Where are the Students in This Time of War?

by Guest Editorialist, Kevin Gosztola

(Kevin is an active writer for OpEd News and an Associate Producer on the Polidoc documentary: “Seriously Green”)

Many older Americans against the Iraq war often ask, “Where are the students?” Compared to the Sixties and the student movements to end the Vietnam War, they just don’t understand why students aren’t doing more to end this illegal war.

I agree that not enough students are participating in activism to end the atrocities being committed in our name in the Middle East, but I also think that the students are now more than ever at the forefront of the struggle to bring our troops home.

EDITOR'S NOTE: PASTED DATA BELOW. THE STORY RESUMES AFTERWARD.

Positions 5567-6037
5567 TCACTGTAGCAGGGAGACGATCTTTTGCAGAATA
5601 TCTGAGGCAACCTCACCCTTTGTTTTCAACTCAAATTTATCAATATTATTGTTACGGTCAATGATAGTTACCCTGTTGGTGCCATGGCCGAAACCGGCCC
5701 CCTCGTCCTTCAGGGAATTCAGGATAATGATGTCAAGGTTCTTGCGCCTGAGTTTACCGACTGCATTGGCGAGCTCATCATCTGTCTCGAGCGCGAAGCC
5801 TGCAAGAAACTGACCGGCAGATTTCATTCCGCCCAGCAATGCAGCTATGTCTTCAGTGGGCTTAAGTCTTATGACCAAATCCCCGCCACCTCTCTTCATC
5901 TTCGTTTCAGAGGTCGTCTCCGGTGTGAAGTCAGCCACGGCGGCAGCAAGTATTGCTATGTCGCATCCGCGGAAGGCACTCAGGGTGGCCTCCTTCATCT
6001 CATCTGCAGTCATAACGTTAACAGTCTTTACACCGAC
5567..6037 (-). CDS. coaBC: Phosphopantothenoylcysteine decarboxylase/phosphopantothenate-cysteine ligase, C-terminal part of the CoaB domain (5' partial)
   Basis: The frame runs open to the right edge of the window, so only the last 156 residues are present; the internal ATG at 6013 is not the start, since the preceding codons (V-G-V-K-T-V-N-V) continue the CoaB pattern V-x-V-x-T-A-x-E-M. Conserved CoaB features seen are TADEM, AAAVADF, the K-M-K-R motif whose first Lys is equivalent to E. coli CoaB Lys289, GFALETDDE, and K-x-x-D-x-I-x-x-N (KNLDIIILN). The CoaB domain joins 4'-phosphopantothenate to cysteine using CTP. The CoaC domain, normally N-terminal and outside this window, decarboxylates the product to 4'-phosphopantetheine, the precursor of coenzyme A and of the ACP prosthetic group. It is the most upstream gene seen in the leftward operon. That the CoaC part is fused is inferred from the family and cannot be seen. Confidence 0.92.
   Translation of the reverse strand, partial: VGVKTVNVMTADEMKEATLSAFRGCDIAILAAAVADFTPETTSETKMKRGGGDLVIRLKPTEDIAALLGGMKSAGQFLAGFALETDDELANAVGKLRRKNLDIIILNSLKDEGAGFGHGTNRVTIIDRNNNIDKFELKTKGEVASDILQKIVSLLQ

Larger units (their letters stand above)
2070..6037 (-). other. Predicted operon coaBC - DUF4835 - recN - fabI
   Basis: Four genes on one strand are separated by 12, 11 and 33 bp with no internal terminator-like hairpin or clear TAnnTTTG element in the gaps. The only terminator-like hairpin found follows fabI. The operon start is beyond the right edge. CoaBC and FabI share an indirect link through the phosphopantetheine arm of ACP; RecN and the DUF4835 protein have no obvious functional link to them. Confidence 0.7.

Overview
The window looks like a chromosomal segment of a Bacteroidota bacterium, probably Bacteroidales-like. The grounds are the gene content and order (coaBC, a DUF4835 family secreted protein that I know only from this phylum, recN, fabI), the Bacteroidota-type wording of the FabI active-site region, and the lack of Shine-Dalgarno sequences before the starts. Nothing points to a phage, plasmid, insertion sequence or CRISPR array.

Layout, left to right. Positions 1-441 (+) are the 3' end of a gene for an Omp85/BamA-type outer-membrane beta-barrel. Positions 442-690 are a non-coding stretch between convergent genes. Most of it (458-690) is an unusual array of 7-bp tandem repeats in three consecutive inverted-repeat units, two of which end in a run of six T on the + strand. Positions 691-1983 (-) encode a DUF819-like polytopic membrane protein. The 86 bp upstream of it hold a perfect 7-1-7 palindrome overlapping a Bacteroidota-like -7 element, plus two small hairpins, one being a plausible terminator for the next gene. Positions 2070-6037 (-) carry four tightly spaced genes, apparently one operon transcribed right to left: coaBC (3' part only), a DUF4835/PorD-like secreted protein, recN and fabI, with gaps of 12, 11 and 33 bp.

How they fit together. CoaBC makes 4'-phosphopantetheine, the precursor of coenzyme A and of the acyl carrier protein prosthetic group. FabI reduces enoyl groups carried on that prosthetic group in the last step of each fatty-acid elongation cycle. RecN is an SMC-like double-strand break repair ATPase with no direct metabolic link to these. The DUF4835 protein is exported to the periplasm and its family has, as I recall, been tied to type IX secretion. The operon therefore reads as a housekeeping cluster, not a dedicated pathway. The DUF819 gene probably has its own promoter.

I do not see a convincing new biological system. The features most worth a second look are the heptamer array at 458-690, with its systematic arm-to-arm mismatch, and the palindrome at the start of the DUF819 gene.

Students are now organizing against military recruitment and engaging in acts of resistance regularly so that the issues surrounding the Iraq war and the need to organize and end it stay at the forefront of the minds of members of the community they go to school in.

Macalester Students for a Democratic Society were able to close recruiting stations non-violently, avoiding arrest while publicizing their demands. They did this on March 27th , which was the Twin Cities Day of Student Action Against the War.

At the University of Florida, a group of student have begun a hunger strike, which they plan to engage in until UF President Bernie Machen agrees to meet with them and discuss investing UF’s $1.2 billion endowment in socially responsible entities. The group, Students for a Democratic Society, has been pushing for disclosure of UF’s investments for nearly a year.